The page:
The area where Obama can make the biggest impact in China remains the pursuit of democracy and human rights, topics that have been taboo to American leaders for many years. The Communist Party has been allowed to maintain its stranglehold on politics completely unchallenged for all this time. As various incidents of late have shown - for example the tackling of Google, the country's engagement with tyrannical and abusive regimes in Africa (a continent with particular poignancy for Obama) - this is not a course of action that can or will go unchallenged for too long.

    Another area where China's youth would benefit from focusing on Obama's experience would be in public service. All too often, Chinese columnists have noted the general apathy of the country's young towards public service, sacrificed for economic gains instead. The ability to attract more young Chinese to the political sphere isn't a matter for Obama directly; even if it does turn out to be an important side-effect of greater engagement with the country.

    Instead of a direct confrontation that would eventually come about, greater engagement of Obama in the affairs of China - for example by pushing aside the efforts of Secretary of State Hillary Clinton - would likely bear fruit. The young and the ambitious of China are hardly any different in their temperament from Obama; unleashing their potential would be to the distinct benefit of not just China but also, eventually, the United States.

    No nation in Asia has been let down as much as South Korea in the past 10 years. Reduced American engagement in the region has basically allowed the Korean situation to descend into a matter that is dominated by China, with the active connivance of Russia. Without direct participation of its former sponsor, the United States, South Korea has become increasingly desperate in its dealings with the North.

    Recent incidents, including the sinking in March of a South Korean naval ship, have only highlighted the dangerous new realities on the ground in Asia; these have been exacerbated by the absence of an active American role in the region.

    Secretary of State Clinton has grossly mishandled the Korean situation by failing to first appreciate the seriousness back in March, and subsequently using it as a bargaining chip to secure Chinese approval for sanctions against Iran (which are more popular as a topic in the US media and among the general public).
    Korean-Americans have been among the most visible of Asian minorities in the country, with a range of achievements to their credit. President Obama's failure to leverage their experience to secure a greater understanding of ground realities and engage in a principled course of action has tainted America as a friend of any power in the region.

    India has the ability to benefit most from an active role for Obama. The United States remains the most popular foreign nation in the country, even as New Delhi battles with terrorists, and increasingly the Maoists. (See The jihadi ate my homework Asia Times Online, February 24, 2007.)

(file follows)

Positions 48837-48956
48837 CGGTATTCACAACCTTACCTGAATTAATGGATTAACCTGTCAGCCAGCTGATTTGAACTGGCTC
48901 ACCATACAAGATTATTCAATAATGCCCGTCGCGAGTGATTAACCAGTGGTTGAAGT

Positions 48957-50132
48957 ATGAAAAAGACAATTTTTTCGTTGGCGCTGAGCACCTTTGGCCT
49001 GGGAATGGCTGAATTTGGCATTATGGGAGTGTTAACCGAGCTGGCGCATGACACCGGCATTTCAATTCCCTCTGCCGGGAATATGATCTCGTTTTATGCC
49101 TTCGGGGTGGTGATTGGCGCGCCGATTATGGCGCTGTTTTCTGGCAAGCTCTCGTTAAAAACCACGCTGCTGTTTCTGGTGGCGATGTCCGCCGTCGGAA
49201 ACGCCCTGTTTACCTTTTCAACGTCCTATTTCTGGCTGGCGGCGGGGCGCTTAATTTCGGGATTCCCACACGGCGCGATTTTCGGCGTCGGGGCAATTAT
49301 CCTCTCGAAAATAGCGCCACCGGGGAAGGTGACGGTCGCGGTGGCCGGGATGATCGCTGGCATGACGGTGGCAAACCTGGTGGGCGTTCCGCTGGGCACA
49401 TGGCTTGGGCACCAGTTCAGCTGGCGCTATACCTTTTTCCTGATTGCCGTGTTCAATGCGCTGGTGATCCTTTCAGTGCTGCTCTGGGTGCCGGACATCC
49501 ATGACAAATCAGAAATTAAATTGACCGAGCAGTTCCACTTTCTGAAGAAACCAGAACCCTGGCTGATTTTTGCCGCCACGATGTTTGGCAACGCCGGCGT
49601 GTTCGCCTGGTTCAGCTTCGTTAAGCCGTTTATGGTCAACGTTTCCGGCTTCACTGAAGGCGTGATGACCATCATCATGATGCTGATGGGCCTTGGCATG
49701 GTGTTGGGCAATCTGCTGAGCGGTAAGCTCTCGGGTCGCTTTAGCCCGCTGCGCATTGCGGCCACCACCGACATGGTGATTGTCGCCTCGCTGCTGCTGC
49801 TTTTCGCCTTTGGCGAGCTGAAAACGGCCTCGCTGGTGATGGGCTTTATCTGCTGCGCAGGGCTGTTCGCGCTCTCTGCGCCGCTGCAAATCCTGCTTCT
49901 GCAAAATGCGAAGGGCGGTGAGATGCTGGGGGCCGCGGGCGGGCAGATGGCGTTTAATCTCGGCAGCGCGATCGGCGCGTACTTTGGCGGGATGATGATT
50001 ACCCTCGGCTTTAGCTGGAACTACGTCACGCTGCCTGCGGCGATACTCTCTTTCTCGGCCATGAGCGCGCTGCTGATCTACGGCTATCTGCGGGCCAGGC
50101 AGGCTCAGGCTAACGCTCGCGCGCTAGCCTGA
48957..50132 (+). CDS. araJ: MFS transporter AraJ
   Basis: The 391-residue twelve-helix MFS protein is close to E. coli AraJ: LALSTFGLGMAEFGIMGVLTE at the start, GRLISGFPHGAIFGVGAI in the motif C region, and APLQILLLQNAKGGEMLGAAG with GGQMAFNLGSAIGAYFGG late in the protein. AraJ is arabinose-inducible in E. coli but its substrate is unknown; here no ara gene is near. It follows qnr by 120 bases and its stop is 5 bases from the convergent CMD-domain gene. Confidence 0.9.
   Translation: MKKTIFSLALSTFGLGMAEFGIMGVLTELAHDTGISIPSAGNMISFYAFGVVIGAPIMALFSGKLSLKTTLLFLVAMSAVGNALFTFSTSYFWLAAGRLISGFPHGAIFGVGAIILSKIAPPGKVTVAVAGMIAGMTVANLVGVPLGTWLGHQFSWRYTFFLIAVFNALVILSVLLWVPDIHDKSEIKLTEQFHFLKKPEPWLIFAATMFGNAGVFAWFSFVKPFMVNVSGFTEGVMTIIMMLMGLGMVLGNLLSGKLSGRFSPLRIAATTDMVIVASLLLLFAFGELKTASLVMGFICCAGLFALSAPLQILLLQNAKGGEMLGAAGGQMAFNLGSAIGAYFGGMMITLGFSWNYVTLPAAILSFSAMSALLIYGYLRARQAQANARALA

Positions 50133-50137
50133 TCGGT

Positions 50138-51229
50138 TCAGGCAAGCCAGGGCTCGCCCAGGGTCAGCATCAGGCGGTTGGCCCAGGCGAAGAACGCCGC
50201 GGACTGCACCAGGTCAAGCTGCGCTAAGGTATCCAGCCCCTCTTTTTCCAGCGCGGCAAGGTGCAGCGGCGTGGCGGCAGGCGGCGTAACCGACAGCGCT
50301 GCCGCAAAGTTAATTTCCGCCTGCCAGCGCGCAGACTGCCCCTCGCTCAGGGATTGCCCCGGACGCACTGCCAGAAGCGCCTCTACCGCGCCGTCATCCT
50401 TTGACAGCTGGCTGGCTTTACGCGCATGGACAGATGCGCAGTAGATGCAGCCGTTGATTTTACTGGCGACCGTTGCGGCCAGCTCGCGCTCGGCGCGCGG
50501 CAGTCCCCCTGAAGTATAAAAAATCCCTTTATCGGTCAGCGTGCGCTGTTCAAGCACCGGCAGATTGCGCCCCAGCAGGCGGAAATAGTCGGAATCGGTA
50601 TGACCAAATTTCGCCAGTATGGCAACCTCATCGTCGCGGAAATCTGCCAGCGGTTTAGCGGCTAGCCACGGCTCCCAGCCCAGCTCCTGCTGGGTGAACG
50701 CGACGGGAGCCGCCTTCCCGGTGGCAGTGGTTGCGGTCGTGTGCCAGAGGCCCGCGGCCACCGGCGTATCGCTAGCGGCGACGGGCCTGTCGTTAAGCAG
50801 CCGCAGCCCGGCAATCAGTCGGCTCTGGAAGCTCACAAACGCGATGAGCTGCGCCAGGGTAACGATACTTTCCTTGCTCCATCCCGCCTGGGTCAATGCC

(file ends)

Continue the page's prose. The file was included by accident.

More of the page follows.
All that aside, the most important social issue confronting India is the ability of the country's downtrodden to emerge from social and political shackles. Much like in Japan, India's political system remains dominated by a few families whose stranglehold has in turn made the actions of the disenfranchised that much more desperate (think of the Maoists here, who appear to mainly draw their support from poor farmers without a political voice).

    It has not gone unnoticed in India that Obama's background is particularly inspirational for people belonging to poorer economic groups in the country. As a country where the social stigma associated with one's birth tends to be the strongest in Asia, the experience of Obama is an eye-opener on more than one front: firstly an increased admiration for the US and secondly (and perhaps) through the emergence of new leaders.

    The country of part of Obama's upbringing has admittedly not enjoyed significant attention for the past two years; it has almost been a happy coincidence that the overall economic and political developments of the country have remained on the positive path.

    Among all Islamic countries, it is Indonesia that offers the greatest hope to become a potent symbol through its combination of a tolerant version of Islam, democracy and a focus on economic development that helps lift living standards across the country.

    That is, however, a superficial view; undercurrents of increasing militancy and radicalism are impossible to avoid, particularly as the US campaign in the Middle East and Afghanistan continue unabated. The dangers of 200 million angry Muslims for the rest of Asia cannot be overstated.

    Obama can start with an easy victory in Indonesia, given his significant popularity in the country already. An ability to defang militant groups in their recruitment of young Indonesians would go a long way in both curbing the spread of militancy and enhancing the prestige of the US in the country.

    (Copyright 2010 Asia Times Online (Holdings) Ltd. All rights reserved. Please contact us about sales, syndication and republishing.)